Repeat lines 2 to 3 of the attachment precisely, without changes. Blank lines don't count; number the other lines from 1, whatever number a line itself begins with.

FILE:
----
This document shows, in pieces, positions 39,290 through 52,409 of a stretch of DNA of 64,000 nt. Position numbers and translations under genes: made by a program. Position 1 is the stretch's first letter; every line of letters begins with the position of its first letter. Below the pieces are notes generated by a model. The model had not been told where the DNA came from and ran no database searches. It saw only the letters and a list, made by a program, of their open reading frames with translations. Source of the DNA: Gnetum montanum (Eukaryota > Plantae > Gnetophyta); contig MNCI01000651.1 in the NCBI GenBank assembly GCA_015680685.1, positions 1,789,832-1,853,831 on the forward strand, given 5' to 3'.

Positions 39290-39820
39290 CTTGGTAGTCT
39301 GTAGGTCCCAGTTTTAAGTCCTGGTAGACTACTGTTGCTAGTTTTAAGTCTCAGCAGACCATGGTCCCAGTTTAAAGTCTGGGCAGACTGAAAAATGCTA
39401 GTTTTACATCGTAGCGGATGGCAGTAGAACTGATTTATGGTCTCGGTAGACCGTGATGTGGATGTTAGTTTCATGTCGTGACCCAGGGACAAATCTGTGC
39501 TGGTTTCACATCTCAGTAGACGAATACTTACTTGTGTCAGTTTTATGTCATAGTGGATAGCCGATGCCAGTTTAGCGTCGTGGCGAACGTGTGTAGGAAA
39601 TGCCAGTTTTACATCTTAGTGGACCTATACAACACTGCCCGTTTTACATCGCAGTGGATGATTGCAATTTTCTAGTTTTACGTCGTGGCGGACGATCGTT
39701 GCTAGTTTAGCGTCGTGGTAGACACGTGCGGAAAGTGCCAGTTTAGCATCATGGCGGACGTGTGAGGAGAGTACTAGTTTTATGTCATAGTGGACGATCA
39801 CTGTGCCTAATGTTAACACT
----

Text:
Positions 39290-39820
39290 CTTGGTAGTCT